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A Step By Step Guide On How To Write An Individualtean Form Poem

A Step By Step Guide On How To Write An Individualtean Form Poem

Hello, here I would like to do a piece that guides people through the form I created. People seem to have problems doing them, mainly I think because of the end line, beginning line rhyme, though I do not know the reasons. Anyway, whatever the reason, here goes.

The first verse: The rhyme scheme is abcbac and the syllable count is 10 8 6 8 10 6 - line end 2 and line beginning 3 rhyme too so the 'b' rhyme begins line 3.

A brand new poem meets a fresh wild day,
fingers tap smiles into the air,
their bubbles are intense,
little circular sparkles share
colourful visions as they pop the way
forward; future's suspense.

A / brand / new / po / em / meets / a / fresh / wild / day, - 10 syllables, rhyme a.
fin / gers / tap / smiles / in / to / the / air, - 8 syllables, rhyme b.
their / bub/ bles /are / in / tense, - 6 syllables, rhyme c at the end of the line, but also rhyme b to begin the line.
lit / tle / cir / cu /lar / spark/ les / share - 8 syllables, rhyme b.
col / our / ful / vis / ions / as / they / pop / the / way - 10 syllables, rhyme a.
for / ward; / fu / ture's / sus / pense. - 6 syllables, rhyme c.

The second verse is still in tune with the first verse for it must use the c rhyme to begin, so in other words it will start with a rhyme for 'suspense.' The rhyme scheme for this verse is def and the syllable count is 3 4 7.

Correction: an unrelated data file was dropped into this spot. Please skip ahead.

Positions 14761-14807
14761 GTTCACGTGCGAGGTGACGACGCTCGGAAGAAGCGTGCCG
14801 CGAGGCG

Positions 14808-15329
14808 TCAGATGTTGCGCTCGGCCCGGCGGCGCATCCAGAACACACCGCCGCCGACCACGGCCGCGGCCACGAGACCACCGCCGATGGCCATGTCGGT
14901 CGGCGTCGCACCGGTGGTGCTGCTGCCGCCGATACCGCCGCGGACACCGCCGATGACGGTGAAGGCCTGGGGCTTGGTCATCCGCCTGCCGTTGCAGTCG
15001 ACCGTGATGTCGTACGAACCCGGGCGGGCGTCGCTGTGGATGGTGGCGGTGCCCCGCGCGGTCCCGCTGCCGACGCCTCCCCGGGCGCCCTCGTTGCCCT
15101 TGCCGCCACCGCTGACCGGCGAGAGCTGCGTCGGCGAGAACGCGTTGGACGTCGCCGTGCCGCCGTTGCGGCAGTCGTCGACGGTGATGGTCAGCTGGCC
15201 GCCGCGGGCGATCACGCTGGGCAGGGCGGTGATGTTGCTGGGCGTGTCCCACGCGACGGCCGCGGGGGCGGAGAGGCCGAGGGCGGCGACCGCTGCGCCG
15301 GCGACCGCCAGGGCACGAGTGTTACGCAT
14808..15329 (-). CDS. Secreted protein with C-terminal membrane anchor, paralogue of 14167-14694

Now many have said to me over time with my poetry that certain words do not rhyme, and I sadly shake my head, people seem to think that only true rhyme counts, this is not the case. One can use first syllable rhymes, end rhymes etc, and though they may appear at first glance not to rhyme, they do indeed rhyme.

Commence now
with creation,
words that sing love's warm beauty.

Here I am using an end line rhyme to begin the second verse, so though Com / does not rhyme with sus / the end lines do rhyme - mence / pense.

Com / mence / now - 3 syllables, rhyme d.
with / cre / a / tion, - 4 syllables, rhyme e.
words / that / sing / love's / warm / beau /ty. - 7 syllables, rhyme f.

A lot easier I think to do this verse as after the first verse your mind should be roaming the rhymes and count and this verse is only 3 lines long.

Now verse three returns to the same pattern as used in verse one, abcbac with the same syllable count used 10 8 6 8 10 6.

A slight difference in relation to verse one with the beginning of this, the third verse must start with the f rhyme which ended verse two. So the word 'beauty' is the word to rhyme with to start off the verse. Again do not be limited to what people class as true rhyme, end line rhyme etc is fine.

Free; they converge on laughter's curve and play
the swirls of something from nowhere,
there's a magical sense,
it leaps from a rainbow's cool stare,
hits with quiet precision life's ballet
with wonderful incense.

Free; / they / con / verge / on / laugh /ter's / curve / and / play - 10 syllables, rhyme a.
the / swirls / of / some / thing / from / no /where, - 8 syllables, rhyme b.
there's / a / mag / i / cal / sense, - 6 syllables, rhyme c at the end of the line, but also rhyme b to begin the line.
it / leaps / from / a / rain / bow's / cool / stare, - 8 syllables, rhyme b.
hits / with / qui / et / pre / ci / sion / life's / bal / let - 10 syllables, rhyme a.
with / won /der / ful / in /cense. - 6 syllables, rhyme c.